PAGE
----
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|SAMARITAN BEHAVIORAL CENTER||5555 CONNER AVENUE, SUITE 3N DETROIT, MI||Aug. 16, 2018|
|VIOLATION: STAFFING AND DELIVERY OF CARE||Tag No: A0392|
|**NOTE- TERMS IN BRACKETS HAVE BEEN EDITED TO PROTECT CONFIDENTIALITY**
Based on record review and interview the facility failed to ensure nursing staff notified the physician of patient's admission for one (#1) of 10 patients reviewed for medications according to professional standards, resulting in the potential for less than optimal outcomes.
On 8/16/18 at approximately 1020 a.m., patient #1 was observed in her room. An interview was conducted with the patient of concern (#1) at that time. She said that she had been in the facility for approximately 6-7 days. The patient said she had Epilepsy and that her seizures were mainly controlled by 3-4 medications. The patient said that she took Vimpat (used to treat seizure disorders), Topamax (used for seizures), Depakote (used for seizures and mood disorder), Klonopin (used for seizures) and Neurontin (used for seizures and nerve pain).
According to patient #1 she did not receive any of her medications for 3-4 days following her admission. The patient said she had experienced six seizures since her admission. The patient said that on one occasion she hit her head on the side of the bed during a seizure. The patient said on that day she was sent out to the hospital. When asked to explain if she suffered any injuries the patient stated, "I just know that I hit my head on the side of the bed."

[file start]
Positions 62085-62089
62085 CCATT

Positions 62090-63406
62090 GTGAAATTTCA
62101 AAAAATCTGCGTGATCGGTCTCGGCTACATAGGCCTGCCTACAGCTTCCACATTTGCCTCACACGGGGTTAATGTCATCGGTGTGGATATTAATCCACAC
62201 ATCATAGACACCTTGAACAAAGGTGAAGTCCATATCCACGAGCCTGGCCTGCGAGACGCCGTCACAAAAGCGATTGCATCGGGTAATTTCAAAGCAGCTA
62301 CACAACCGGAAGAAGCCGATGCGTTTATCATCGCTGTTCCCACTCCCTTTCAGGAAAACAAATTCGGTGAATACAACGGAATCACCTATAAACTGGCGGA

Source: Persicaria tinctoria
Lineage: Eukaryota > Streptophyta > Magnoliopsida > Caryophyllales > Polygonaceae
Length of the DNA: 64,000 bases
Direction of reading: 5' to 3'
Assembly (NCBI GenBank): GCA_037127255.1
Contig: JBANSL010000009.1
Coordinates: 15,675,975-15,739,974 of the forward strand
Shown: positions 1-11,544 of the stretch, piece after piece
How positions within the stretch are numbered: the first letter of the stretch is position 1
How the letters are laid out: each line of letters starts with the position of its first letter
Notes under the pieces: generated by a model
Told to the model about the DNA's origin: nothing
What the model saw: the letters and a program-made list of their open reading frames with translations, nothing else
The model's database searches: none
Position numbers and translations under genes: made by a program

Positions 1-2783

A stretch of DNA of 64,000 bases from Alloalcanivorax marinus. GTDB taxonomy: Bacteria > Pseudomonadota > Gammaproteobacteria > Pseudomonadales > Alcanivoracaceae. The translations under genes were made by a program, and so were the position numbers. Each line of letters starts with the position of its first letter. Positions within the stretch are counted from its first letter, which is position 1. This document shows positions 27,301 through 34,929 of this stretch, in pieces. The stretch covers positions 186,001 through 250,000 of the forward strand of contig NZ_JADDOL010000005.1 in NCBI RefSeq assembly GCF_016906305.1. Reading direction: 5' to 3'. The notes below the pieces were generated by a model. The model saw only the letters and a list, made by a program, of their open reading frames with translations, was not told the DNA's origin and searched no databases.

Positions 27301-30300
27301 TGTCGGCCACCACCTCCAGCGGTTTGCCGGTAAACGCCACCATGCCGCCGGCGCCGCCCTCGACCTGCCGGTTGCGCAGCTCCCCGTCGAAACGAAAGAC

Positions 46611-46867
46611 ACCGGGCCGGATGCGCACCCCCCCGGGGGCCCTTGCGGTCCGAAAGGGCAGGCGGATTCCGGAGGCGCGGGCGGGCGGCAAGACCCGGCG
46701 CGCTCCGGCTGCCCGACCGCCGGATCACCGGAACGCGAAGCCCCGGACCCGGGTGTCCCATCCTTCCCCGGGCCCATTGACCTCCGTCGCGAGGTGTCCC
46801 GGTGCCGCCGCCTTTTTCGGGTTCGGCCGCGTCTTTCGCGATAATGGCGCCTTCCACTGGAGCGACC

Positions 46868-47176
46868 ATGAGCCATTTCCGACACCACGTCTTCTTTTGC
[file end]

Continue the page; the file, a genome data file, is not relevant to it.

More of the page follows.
A review of the patient's medical record was conducted with Staff E on 8/16/18 at 1050 and revealed the patient (#1) was admitted to the facility on [DATE] at 1014. A review of the patient's home medication regime included:
Vimpat 250 milligram (mg) twice per day. Topamax 100 mg per day. Cogentin 1 mg twice per day as needed. Rexulti 4 mg. Atorvastin 20 mg at night. Lisinopril 2.5 mg daily. Naltrexone 50 mg daily. Prazosin 5 mg 2 capsules at night. Flonase 50 microgram (mcg) inhaler twice per day. Zofran 4 mg as needed.
A review of the patient's Admission nurse to nurse report note dated 8/10/18 at 0645 documented the patient had received Topamax 100 mg at 2100 on 8/9/18 and the patient had received Vimpat 50 mg and Xanax 0.25 mg at 0400 on 8/10/18 at facility (B).
A review of medication orders revealed there were only orders dated for 8/10/18 at 1620 for the patient to have received Haldol 5 mg and Ativan 2 mg at the facility of concern (A). There were no further medications ordered for the patient until 8/11/18 at 1122 a.m., documented in the medical record.
A review of the patient's History and Physical (H&P), dated 8/11/18 at 1000 a.m. documented the patient's chief complaint was psychiatric disturbance/mental status changes and medical follow up had been requested by psychiatry. The H&P documented the patient had a previous medical history of seizures, hypertension, asthma, hypercholesterolemia, substance and tobacco abuse. Current medications: documented "see chart". A review of systems documented the patient has seizures when assessed for neurological deficits. A review of the medical doctor's medication review documented the patient's active inpatient medications were "pending".
Additionally, the medical doctor documented:
Seizure disorder: home anti seizure medications, seizure precautions, follow up with primary care physician and neurology.
A review of the patient's initial psychiatric evaluation dated 8/11/18 at 1100 a.m. documented:
The patient was hospitalized via emergency room on a petition filed by the mental health therapist from the Community Mental Health Clinic stating that the patient cannot contact for safety...The patient was off of her medications for the last week because she was supposed to have some procedure for seizure disorder. Medical history: Asthma and epilepsy. Diagnoses: